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We have a Oracle Date column. At first in our Java/Hibernate class we were using java.sql.Date. This worked but it didn't seem to store any time information in the database when we save so I changed the Java data type to Timestamp. Now we get this error:

springframework.beans.factory.BeanCreationException: Error creating bean with name 'org.springframework.dao.an notation.PersistenceExceptionTranslationPostProcessor#0' defined in class path resource [margin-service-domain -config.xml]: Initialization of bean failed; nested exception is org.springframework.beans.factory.BeanCreatio nException: Error creating bean with name 'sessionFactory' defined in class path resource [m-service-doma in-config.xml]: Invocation of init method failed; nested exception is org.hibernate.HibernateException: Wrong column type: CREATE_TS, expected: timestamp

Any ideas on how to map an Oracle Date while retaining the time portion?

Update: I can get it to work if I use the Oracle Timestamp data type but I don't want that level of precision ideally. Just want the basic Oracle Date.

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are you using hbm2ddl.auto ? –  Bozho Feb 3 '10 at 16:18
Don't know what that is - so I'm guessing no. –  Marcus Feb 3 '10 at 16:33
If that is the hibernate auto generate schema functionality, then no. –  Marcus Feb 3 '10 at 18:24

5 Answers 5

up vote 5 down vote accepted

Not a direct answer but I'd use the Oracle TIMESTAMP type:

  • TIMESTAMP (fractional_seconds_ precision) Year, month, and day values of date, as well as hour, minute, and second values of time, where fractional_seconds_precision optionally specifies the number of digits in the fractional part of the SECOND datetime field and can be a number in the range 0 to 9. The default is 6. For example, you specify TIMESTAMP as a literal as follows:

    TIMESTAMP'1997-01-31 09:26:50.124'

with the desired fractional_second_precision.

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Good idea. Used that with a precision of 2. Original goal was to use Oracle Date but this works fine. –  Marcus Feb 3 '10 at 19:38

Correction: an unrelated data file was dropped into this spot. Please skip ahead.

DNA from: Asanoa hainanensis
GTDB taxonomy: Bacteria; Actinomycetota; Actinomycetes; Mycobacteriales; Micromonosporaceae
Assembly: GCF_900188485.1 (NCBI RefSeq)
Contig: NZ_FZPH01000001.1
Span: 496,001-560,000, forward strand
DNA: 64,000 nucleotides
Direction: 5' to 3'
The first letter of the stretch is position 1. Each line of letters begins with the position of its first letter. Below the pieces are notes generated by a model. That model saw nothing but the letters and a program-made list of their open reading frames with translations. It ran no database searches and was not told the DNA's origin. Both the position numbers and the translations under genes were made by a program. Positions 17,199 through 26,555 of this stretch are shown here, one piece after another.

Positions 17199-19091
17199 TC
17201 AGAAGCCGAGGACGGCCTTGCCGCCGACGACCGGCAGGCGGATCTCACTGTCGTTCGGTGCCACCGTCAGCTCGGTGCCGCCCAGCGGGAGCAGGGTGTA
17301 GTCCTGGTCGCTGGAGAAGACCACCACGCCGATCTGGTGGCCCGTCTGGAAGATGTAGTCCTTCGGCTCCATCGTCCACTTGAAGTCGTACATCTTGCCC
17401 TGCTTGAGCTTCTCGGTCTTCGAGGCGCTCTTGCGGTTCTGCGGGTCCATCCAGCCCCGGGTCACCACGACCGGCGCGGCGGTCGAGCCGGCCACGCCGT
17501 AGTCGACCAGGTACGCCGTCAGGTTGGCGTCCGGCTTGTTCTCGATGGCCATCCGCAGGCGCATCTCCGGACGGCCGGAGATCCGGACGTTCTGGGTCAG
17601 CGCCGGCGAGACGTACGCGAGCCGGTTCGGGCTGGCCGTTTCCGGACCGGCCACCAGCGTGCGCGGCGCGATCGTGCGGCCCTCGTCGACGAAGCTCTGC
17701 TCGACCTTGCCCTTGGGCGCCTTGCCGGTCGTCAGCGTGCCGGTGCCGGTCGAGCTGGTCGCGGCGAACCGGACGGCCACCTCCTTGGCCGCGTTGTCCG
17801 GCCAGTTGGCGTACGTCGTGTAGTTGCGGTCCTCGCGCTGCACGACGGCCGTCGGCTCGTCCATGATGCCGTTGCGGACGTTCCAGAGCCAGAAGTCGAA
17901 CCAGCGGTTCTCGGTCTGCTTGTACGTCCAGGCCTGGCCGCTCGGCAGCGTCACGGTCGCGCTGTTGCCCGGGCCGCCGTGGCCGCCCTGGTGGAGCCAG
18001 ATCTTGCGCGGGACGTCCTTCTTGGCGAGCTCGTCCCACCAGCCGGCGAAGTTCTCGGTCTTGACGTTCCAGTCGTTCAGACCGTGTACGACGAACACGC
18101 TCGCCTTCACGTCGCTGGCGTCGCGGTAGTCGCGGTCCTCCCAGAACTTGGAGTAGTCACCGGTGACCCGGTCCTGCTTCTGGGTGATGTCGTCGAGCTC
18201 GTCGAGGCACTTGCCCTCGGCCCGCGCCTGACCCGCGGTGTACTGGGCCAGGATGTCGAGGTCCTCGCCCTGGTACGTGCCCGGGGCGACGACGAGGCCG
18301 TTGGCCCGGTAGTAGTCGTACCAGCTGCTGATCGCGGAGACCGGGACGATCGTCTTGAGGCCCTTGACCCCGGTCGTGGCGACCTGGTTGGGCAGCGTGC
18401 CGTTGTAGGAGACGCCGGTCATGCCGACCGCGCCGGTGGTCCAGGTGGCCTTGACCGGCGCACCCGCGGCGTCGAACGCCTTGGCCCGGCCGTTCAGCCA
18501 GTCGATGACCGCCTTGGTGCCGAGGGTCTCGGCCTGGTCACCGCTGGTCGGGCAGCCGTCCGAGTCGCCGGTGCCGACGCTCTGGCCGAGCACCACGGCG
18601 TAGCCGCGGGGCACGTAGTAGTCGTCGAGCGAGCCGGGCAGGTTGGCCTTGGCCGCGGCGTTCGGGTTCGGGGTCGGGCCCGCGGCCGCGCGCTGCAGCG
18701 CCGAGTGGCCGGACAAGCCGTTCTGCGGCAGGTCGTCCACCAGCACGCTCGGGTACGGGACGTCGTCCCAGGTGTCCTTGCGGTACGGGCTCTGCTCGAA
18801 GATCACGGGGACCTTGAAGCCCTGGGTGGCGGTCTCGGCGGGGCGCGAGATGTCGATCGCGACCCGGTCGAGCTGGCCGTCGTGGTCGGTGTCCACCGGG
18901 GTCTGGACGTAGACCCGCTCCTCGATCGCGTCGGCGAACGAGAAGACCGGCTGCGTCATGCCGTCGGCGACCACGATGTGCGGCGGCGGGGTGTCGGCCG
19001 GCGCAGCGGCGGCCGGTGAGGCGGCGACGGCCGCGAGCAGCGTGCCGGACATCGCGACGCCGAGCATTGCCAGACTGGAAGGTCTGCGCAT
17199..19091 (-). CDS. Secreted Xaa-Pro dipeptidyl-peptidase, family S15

This is just a work-around. See my comment on Brian's answer as to why his answer is the solution to your original question. –  Jesse Webb Dec 23 '10 at 18:33
When I do this, hibernate maps the column (now timestamp type) to a String instead of a Date in Java. Any ideas why? –  kmehta Mar 25 '11 at 23:27

Maybe you have this problem? Make sure you have the latest JDBC driver, the filename should be ojdbc5.jar.

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First off - you're right that you'd need to use a java.sql.Timestamp class, as the java.sql.Date class explicitly does not represent a specific time of day (rather, it tries to represent midnight GMT).

As for your error - you haven't given enough information to do anything more than guess (it would require looking at both your Hibernate config and the class to actually determine the cause). However, if you merely changed the class of the field in the Java class, then of course you'll have to update the Hibernate mapping as well. If you haven't done the latter then this will likely lead to your mismatch. Try explicitly specifying type="timestamp" for the corresponding mapping.

EDIT: If you're using annotations, then did you update the annotation on that property to @Temporal(TemporalType.TIMESTAMP)? If you didn't, then you will need to (and if you did, you should have said so :-)).

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I'm using annotations, don't see the `type' field available. –  Marcus Feb 3 '10 at 0:22
Tried that, same error. Wondering if it's a "Spring thing". The error references a Spring bean... –  Marcus Feb 3 '10 at 16:07

I always use java.util.Date with Oracle dates and it handles date and time just fine.

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Hmmmmm ........ –  Marcus Feb 3 '10 at 16:06
This is the correct answer. Pascal's answer of using a TIMESTAMP type column is just a work around. If you are 'forced' to use a DATE type column (mapping Hibernate to an existing schema which you can't modify) then you must use java.util.Date and NOT java.sql.Date. Here is a similiar question which covers the this case: stackoverflow.com/questions/960923/… –  Jesse Webb Dec 23 '10 at 18:31
I would not recommend this. When using java.util.Date, Hibernate maps to its TimestampType. Oracle might then cast the DATE column to TIMESTAMP so an existing index won't be used, and the performance will be really bad. Better use a timestamp all the way through. –  Torsten Römer Jan 5 '12 at 14:28

Did you recreate the database after you made this change?

If Hibernate originally created the table using a java.sql.Date for the column, I'm not aware of any way it could change it based on a change in the Java code alone.

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